Bad news? Silly news?

I’m starting to see caution in the market starting to tip towards silliness.

Remember, the only thing you have to worry about losing in this game is your head.

Someone tell the AFR:

“Deposits Have Tripled

A typical deposit on a $1 million residential property has nearly tripled from about $50,000 to $150,000 as borrowers commit to tougher standards demanded by regulators, increasing pressure on the Bank of Mum and Dad or unsecured loans to make up shortfalls, lending analysis shows.

Deposits required for nearly eight-out-of-10 loans have increased from a minimum of about 5 per cent of the property price to about 15 per cent of the price for investors and 12 per cent for owner-occupiers, it shows.

….Sally Tindell from RateCity said: “Home buyers no longer need one or two incomes to get their first property. They now need three, including their mum and dad.”

Ok, yes, technically, deposits have tripled. But how many people were really getting away with a 5% deposit on a $1m dollar property?

And now they’re being forced up to what, 15%? For owner-occupiers it’s 12%?

OMG! What a disaster! You obviously haven’t been in this game long if you think a 12% deposit is a disaster.

“Households need three incomes…” Get your hand off it.

And then there’s this from The Australian, predicting dire falls in the property market.

Mr Gunning (from the Real Estate Institute of Australia) said the credit squeeze was taking its toll on the eastern seaboard, with buyers not able to borrow as much as they could 18-months ago.

“Banks are not interested in lending to investors, and that’s affecting demand, which is affecting prices,” he said.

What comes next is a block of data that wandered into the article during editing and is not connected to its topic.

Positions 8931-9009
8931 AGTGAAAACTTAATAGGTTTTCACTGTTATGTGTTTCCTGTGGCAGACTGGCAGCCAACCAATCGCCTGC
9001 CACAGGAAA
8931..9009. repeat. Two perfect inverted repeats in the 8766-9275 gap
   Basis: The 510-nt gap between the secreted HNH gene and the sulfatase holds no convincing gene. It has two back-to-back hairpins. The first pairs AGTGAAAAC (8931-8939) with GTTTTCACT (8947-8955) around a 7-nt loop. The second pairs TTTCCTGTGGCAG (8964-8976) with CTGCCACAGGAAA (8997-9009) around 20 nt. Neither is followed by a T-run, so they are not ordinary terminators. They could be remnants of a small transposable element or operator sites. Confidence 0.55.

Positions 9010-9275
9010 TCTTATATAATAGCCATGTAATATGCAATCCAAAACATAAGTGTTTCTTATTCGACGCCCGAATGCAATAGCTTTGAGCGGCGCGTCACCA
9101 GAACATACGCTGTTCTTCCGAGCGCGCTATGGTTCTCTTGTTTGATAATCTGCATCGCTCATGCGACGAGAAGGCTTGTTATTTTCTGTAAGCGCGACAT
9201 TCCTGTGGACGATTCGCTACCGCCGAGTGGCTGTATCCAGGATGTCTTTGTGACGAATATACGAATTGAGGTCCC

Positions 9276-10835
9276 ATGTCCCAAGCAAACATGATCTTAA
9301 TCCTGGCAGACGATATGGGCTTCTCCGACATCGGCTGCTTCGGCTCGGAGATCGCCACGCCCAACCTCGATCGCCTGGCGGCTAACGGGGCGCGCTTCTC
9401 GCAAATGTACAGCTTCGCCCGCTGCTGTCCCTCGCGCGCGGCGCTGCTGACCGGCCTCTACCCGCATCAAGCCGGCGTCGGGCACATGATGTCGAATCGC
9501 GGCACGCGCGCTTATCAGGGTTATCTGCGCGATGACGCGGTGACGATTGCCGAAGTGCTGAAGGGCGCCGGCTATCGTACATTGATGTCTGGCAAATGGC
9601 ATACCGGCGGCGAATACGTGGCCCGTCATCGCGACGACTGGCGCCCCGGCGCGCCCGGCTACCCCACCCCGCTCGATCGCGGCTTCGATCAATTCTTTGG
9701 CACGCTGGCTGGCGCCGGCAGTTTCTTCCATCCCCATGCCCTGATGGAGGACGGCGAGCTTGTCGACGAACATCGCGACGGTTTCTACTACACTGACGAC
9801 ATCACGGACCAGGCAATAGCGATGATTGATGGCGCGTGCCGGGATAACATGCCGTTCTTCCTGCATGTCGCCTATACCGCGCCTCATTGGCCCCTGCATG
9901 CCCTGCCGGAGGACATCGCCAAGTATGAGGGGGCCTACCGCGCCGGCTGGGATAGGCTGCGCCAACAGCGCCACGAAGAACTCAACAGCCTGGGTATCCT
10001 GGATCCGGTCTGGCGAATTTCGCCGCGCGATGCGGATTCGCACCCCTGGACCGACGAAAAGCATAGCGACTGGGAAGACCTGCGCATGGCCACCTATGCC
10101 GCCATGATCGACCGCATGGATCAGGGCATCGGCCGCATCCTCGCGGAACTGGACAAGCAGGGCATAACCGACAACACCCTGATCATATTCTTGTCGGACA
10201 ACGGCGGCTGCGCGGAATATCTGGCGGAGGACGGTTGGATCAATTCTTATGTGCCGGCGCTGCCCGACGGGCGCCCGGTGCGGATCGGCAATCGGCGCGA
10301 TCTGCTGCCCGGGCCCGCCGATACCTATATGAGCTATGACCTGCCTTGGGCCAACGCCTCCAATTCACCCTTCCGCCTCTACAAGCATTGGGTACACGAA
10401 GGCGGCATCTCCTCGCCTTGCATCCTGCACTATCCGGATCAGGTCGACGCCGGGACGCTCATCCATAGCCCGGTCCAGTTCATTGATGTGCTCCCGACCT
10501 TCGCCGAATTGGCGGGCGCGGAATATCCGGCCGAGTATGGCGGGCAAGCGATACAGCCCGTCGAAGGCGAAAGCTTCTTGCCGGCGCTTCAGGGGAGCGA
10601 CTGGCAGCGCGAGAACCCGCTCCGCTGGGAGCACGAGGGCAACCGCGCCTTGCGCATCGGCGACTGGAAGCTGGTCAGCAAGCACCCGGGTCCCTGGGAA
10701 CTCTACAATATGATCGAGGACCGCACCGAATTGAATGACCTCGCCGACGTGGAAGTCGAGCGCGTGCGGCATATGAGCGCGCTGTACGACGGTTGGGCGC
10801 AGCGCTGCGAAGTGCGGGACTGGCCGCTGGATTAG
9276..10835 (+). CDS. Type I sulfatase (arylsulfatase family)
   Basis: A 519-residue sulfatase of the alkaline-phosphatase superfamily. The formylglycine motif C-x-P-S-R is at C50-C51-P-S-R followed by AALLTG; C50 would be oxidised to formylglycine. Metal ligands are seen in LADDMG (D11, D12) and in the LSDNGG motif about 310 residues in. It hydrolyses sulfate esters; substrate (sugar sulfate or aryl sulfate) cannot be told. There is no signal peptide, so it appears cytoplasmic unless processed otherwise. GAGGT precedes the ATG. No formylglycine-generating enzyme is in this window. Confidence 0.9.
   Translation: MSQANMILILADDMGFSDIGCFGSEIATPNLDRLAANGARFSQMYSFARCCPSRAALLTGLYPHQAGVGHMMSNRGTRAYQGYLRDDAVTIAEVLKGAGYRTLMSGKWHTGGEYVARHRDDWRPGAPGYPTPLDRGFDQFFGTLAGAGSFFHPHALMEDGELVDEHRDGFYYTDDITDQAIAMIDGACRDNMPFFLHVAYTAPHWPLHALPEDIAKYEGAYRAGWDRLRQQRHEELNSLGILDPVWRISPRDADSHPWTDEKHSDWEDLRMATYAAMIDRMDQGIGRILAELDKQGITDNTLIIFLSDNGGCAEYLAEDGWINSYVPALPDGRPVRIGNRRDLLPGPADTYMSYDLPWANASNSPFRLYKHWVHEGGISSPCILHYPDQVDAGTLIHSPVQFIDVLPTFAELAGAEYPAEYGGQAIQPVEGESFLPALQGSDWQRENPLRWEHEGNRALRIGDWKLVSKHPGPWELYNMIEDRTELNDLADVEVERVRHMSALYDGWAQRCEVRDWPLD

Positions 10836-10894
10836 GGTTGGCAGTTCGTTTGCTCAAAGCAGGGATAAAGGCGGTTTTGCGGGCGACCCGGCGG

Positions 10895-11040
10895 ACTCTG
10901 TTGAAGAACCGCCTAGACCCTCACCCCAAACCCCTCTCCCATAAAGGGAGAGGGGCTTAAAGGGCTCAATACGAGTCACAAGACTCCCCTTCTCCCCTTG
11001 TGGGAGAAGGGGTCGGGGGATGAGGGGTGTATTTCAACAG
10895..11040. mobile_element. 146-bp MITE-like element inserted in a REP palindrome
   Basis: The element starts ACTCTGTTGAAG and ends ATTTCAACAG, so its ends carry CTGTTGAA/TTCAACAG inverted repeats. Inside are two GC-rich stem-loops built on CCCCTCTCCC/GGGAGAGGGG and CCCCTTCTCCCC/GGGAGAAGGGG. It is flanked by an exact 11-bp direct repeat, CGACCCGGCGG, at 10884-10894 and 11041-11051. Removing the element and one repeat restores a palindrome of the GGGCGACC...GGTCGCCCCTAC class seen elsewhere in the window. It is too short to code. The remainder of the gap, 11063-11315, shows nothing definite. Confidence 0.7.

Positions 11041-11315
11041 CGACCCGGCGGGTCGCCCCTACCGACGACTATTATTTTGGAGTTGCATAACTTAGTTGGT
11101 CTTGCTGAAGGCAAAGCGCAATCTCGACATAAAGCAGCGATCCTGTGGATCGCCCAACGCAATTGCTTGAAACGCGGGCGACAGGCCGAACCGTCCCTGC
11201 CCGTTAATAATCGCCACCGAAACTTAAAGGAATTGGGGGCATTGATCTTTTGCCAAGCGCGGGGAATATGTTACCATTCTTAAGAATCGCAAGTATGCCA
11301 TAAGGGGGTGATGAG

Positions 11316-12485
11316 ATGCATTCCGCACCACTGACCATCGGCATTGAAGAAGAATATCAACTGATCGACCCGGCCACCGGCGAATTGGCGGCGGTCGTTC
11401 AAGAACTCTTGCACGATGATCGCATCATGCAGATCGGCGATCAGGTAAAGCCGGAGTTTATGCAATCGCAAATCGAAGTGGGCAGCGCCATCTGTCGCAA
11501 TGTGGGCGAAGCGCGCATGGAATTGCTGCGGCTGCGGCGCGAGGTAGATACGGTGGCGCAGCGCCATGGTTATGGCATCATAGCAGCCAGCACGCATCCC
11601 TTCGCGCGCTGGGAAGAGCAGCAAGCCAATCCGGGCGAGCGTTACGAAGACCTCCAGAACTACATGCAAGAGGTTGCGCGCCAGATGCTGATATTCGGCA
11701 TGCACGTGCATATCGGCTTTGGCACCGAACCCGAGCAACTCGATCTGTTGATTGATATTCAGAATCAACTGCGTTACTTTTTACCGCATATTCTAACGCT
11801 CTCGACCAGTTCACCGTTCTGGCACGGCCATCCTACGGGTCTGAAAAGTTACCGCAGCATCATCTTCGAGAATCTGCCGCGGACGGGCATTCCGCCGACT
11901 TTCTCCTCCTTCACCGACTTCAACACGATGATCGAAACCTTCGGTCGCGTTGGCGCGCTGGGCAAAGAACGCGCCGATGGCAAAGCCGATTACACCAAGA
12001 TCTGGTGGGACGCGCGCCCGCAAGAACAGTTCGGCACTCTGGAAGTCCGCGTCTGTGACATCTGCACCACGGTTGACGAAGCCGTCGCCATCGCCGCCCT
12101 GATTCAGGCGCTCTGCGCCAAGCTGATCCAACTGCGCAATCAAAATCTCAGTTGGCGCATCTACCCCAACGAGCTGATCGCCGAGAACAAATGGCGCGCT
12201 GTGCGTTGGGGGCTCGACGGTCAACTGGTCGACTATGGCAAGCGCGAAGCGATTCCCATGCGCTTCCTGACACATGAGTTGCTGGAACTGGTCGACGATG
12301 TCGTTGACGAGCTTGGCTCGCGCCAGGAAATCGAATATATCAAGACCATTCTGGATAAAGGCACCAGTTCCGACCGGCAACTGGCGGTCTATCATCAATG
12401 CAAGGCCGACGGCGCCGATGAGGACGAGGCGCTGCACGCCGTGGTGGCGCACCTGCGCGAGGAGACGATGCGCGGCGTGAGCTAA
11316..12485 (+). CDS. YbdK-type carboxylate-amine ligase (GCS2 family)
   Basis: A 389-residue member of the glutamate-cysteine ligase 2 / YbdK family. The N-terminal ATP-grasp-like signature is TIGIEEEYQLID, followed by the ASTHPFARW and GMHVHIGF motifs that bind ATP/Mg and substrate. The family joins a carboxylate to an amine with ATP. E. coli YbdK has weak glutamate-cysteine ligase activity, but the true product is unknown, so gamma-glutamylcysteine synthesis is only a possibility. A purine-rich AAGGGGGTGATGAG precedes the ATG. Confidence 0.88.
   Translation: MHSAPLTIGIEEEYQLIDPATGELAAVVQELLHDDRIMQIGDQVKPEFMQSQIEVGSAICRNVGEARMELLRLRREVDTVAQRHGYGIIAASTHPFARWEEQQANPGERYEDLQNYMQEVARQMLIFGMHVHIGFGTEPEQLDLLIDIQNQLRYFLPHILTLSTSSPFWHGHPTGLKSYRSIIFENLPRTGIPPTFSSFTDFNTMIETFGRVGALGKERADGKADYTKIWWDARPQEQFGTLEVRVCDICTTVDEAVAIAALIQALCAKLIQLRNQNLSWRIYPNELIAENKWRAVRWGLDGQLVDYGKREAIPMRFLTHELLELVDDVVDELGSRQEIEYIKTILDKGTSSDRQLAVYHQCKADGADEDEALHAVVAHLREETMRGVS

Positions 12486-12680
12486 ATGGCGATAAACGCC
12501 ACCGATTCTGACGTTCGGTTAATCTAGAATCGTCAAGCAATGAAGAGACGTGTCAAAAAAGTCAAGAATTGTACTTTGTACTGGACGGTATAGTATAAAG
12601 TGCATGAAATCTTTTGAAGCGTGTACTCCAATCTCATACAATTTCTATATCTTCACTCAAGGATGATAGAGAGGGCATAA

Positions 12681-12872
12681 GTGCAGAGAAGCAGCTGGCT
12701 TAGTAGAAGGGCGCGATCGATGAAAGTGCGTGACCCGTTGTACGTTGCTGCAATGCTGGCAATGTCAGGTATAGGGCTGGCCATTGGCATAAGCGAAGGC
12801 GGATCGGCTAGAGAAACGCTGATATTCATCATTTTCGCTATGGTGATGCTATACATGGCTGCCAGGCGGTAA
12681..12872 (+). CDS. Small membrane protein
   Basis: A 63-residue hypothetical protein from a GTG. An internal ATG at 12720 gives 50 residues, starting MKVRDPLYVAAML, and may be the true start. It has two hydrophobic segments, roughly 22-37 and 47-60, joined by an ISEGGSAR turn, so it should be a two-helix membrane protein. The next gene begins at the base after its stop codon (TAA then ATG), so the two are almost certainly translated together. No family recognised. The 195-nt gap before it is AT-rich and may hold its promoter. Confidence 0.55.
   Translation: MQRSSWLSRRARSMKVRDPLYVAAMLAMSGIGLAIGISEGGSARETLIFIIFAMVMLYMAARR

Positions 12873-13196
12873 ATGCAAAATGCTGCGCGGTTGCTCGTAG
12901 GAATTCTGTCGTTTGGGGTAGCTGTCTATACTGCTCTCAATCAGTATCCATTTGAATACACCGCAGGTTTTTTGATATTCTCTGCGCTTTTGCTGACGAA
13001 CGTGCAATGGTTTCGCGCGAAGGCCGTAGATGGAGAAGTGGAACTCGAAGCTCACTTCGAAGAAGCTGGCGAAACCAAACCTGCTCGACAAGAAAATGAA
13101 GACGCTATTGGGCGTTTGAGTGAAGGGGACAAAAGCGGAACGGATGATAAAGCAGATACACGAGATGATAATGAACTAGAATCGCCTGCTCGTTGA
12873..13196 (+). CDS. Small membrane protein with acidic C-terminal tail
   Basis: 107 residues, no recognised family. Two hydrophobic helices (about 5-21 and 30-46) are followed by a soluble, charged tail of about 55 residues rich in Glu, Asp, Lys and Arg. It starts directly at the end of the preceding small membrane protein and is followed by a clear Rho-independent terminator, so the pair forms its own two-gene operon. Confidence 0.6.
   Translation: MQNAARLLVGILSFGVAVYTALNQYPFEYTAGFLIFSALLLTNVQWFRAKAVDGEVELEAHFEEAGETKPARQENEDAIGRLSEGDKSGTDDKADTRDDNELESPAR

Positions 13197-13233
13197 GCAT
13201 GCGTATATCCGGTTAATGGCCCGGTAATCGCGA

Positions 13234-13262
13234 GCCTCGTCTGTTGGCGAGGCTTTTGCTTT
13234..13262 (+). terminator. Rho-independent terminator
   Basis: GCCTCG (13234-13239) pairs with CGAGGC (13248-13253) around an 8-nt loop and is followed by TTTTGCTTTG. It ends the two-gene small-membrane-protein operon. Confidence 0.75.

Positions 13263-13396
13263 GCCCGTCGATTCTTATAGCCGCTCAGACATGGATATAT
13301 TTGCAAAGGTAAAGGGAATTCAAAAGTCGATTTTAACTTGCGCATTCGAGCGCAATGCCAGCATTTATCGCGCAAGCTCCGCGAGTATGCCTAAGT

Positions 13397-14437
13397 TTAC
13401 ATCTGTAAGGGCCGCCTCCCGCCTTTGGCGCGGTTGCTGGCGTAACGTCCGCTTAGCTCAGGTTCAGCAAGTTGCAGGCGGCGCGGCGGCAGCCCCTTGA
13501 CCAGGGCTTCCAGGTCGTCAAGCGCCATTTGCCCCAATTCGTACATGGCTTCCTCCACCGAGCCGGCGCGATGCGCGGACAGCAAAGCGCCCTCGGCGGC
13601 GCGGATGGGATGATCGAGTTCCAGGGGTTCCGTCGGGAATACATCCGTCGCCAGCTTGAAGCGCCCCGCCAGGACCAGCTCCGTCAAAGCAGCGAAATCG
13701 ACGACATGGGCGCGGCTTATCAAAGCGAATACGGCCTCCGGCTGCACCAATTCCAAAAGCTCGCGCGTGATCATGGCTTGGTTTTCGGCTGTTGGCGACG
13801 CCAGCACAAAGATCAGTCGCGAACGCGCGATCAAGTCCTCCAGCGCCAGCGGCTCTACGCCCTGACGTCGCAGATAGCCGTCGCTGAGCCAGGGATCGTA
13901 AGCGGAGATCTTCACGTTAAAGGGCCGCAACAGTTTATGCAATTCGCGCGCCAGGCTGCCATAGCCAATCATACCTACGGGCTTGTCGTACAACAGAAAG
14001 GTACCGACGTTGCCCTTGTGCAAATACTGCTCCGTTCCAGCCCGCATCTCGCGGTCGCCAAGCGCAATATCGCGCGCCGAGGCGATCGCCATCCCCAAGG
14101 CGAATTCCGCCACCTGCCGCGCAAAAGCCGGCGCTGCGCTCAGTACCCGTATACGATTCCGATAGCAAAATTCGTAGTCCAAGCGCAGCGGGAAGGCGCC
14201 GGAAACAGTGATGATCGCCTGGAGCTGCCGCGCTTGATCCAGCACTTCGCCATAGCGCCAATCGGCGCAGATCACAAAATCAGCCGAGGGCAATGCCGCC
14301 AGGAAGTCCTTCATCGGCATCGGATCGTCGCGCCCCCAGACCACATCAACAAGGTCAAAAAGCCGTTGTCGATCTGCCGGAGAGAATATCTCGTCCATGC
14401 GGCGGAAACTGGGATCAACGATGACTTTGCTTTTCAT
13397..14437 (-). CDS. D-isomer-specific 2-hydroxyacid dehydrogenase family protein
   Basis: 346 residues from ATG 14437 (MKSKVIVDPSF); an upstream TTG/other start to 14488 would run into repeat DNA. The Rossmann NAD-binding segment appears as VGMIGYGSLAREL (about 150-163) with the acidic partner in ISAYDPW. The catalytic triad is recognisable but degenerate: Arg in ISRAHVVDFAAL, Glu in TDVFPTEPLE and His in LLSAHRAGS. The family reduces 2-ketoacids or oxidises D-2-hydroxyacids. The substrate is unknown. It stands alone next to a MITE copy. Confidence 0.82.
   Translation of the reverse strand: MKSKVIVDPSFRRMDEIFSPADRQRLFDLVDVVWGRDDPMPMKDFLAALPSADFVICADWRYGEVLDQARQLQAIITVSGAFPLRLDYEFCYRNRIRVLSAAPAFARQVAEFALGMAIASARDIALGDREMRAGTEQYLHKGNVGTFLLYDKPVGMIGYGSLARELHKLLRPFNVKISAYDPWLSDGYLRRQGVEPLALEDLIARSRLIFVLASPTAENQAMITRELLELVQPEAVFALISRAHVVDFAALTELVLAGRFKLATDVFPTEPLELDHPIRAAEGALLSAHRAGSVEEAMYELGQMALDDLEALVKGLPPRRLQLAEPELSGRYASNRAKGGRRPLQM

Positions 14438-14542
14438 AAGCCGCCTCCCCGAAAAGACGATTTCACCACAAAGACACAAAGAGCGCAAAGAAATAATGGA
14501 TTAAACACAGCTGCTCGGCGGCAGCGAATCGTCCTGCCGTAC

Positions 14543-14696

He predicted median house prices would fall 5 to 6 per cent across the country by the end of the year.

“You’ll see further falls after this winter period,” said Mr Gunning.

“No one wants to call doom and gloom because we’ve got good immigration and low interest rates and in most cases, pretty good employment.

“But I would’ve thought by the third quarter, the picture will be a drop of around 5 to 6 per cent along the eastern seaboard, with a bit more fluctuation in the other states.”

Seriously, 5-6%?

I mean sure, when you’ve become accustomed to a market pumping along at 10% a year, that feels like a step down.

But it’s barely news. Sure, prices are consolidating in Sydney and Melbourne. Credit is tougher thanks to APRA and the Royal Commission.

But it’s hardly a disaster. And even 6% is barely a blip on the radar.

Let’s just take a breath everyone. Let’s not make a mountain out of a mole hill.

People will lose their heads.

Spiro Kladis
Managing Director, Cashflow Capital

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Leave A Reply (2 comments so far)


  1. wayne loftus
    5 months ago

    See Facebook post.


  2. bob fioretti
    5 months ago

    Thank you Spiro for your dose of common sense. If you do the numbers over the medium to long term a 6% retracement is not only a blip but a necessary function of the market

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